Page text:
Viral Load, Adherence, and Adherence-Related Barriers Among Women Living With hiv in Constanta, Romania


  • A.L. Dima
  • A.M. Schweitzer
  • S. Halichidis
  • L. Vlahopol
  • S. Ruta
  • E. Remor
  • S. Stanciu
  • C. Pop
  • G. Bazaitu
  • N. Florica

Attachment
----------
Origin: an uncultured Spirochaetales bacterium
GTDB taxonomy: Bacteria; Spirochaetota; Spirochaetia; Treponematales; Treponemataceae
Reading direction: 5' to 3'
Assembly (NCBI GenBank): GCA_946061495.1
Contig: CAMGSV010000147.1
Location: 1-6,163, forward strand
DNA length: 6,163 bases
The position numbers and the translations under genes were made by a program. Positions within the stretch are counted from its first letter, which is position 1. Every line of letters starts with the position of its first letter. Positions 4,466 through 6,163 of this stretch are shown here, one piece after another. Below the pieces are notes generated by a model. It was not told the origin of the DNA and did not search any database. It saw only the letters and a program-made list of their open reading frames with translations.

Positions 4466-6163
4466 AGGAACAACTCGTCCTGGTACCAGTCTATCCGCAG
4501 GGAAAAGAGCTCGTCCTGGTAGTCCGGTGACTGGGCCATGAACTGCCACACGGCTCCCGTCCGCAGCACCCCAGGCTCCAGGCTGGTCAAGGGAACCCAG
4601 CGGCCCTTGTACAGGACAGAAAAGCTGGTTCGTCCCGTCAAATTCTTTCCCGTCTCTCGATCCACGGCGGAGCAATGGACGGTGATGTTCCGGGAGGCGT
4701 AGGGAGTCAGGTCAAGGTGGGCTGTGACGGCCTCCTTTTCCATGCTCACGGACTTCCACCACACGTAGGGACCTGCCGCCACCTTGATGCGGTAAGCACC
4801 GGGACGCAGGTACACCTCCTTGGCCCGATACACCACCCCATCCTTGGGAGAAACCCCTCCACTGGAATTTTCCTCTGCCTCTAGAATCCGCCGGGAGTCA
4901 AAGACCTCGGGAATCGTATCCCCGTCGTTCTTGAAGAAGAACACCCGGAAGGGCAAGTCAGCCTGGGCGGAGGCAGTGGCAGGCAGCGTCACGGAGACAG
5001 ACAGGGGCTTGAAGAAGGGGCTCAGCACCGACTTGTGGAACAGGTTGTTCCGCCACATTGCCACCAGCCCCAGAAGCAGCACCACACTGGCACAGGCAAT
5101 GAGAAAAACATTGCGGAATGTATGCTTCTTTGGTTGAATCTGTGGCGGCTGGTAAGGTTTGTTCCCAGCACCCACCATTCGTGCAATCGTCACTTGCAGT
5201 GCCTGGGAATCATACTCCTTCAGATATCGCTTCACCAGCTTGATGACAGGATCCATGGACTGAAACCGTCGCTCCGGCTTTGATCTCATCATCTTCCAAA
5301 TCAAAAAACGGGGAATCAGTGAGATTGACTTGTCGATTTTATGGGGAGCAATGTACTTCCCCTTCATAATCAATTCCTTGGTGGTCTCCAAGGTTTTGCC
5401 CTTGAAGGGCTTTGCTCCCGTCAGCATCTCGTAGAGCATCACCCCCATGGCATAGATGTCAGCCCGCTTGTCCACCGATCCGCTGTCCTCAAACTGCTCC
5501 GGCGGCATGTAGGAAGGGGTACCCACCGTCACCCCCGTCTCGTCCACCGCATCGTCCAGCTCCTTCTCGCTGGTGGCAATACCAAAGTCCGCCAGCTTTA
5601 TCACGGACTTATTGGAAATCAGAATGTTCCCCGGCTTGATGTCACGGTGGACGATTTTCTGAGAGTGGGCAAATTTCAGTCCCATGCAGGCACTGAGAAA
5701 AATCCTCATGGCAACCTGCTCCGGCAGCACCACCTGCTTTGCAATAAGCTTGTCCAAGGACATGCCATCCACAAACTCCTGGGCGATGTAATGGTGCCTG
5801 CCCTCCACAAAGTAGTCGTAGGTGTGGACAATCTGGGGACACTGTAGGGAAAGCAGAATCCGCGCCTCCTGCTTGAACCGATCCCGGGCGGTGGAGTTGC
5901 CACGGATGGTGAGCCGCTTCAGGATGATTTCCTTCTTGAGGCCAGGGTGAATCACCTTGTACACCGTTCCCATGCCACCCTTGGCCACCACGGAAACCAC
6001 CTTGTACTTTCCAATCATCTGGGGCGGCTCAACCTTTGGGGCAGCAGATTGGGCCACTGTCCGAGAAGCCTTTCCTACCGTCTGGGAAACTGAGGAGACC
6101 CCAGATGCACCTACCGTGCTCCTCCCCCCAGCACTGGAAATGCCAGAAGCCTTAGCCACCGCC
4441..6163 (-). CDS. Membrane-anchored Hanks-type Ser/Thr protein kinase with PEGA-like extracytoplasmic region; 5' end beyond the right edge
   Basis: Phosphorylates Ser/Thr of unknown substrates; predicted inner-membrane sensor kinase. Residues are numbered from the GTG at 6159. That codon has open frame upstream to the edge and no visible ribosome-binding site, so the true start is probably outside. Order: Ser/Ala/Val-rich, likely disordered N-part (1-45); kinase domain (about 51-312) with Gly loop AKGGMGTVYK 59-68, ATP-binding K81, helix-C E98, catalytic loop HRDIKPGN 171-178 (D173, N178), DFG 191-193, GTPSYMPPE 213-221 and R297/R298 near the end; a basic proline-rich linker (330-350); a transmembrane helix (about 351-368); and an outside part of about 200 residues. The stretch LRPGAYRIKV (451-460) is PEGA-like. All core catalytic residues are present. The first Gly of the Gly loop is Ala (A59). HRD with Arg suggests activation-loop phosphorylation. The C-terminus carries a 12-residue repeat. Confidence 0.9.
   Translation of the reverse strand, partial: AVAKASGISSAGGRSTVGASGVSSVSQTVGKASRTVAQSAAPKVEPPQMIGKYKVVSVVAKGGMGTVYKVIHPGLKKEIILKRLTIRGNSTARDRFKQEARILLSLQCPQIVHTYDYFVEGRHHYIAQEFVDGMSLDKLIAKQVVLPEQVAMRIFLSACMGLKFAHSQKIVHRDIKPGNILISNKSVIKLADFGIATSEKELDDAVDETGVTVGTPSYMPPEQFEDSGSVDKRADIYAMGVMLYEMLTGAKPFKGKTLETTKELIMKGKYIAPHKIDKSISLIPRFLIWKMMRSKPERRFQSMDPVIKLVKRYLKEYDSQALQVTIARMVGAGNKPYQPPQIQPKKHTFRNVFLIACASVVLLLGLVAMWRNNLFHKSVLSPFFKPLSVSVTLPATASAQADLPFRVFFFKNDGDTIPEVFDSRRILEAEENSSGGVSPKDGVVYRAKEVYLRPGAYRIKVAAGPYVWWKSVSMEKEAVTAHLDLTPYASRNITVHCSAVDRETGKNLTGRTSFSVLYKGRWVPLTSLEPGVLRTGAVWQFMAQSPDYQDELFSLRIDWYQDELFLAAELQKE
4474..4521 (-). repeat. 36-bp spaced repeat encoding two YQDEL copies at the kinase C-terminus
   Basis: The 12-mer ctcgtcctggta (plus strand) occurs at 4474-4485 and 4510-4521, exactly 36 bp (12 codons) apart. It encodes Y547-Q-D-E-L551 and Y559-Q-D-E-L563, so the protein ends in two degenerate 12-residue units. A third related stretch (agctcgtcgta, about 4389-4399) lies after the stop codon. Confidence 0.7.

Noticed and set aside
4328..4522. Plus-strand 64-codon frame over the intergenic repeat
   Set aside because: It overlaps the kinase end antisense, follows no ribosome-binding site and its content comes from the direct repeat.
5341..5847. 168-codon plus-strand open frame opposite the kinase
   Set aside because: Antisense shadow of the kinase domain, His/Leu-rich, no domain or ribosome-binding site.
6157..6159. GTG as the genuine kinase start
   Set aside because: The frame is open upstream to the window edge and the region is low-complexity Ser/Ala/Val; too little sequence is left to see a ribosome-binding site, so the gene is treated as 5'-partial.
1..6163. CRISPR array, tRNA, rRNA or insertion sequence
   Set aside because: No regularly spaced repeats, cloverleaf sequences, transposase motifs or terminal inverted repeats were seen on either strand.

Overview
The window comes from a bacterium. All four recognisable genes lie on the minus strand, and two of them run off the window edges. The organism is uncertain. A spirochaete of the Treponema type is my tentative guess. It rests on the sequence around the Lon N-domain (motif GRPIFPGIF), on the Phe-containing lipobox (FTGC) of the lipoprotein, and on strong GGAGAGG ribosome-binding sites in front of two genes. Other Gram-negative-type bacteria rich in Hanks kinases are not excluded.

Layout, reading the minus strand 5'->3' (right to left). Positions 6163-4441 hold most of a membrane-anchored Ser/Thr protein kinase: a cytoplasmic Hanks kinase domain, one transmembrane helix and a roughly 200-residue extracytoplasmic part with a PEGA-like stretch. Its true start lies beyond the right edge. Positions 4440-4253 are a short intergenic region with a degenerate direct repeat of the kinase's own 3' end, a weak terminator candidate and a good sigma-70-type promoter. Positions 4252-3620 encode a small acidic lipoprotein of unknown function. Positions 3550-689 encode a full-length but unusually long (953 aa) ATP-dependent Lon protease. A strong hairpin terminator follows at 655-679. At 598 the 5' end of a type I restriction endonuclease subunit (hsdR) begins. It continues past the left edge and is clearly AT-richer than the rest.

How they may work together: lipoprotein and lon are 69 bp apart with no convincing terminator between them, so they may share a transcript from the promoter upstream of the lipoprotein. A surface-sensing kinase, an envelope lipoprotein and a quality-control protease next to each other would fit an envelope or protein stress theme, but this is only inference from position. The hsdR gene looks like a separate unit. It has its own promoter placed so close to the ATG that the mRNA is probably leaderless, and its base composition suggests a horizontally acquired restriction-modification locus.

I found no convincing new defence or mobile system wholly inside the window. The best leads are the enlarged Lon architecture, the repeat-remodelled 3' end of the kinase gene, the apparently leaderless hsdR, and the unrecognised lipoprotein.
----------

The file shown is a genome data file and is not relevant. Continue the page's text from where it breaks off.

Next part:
Background: The number of young women living with HIV is significant worldwide. Developing effective adherence support interventions requires an understanding of gender-specific challenges. Among these, the transition to motherhood may change adherence patterns as women adjust to new life routines. We conducted a cross-sectional adherence (ADH) survey among Romanian women with HIV with and without children. Methods: Self-reports of ADH behaviors and barriers were obtained from 139 women aged 18 to 40 (61 mothers). Viral load (VL) and socio-demographic data were collected from medical files. We examined differences between the two groups on VL, ADH, and ADH-related barriers. Findings: More mothers had detectable VL than childless women (? 2(1)=7.2; p<.01), although self-reported ADH levels did not differ. Perceived side effects and satisfaction with treatment were related only to mothers’ adherence (? =.59 and .34; p<.01), while perceived treatment effectiveness was relevant only for childless women (? =.36; p<.01). ADH scores correlated significantly with VL (? =-.25 to -.30; p<.01). Mothers had shorter treatment duration, less education, and more lived in rural areas and independent families. Discussion: Mothers in this group may be at higher risk of disease progression , despite similar levels of reported ADH. More research is needed into modifiable predictors of health status in this setting.






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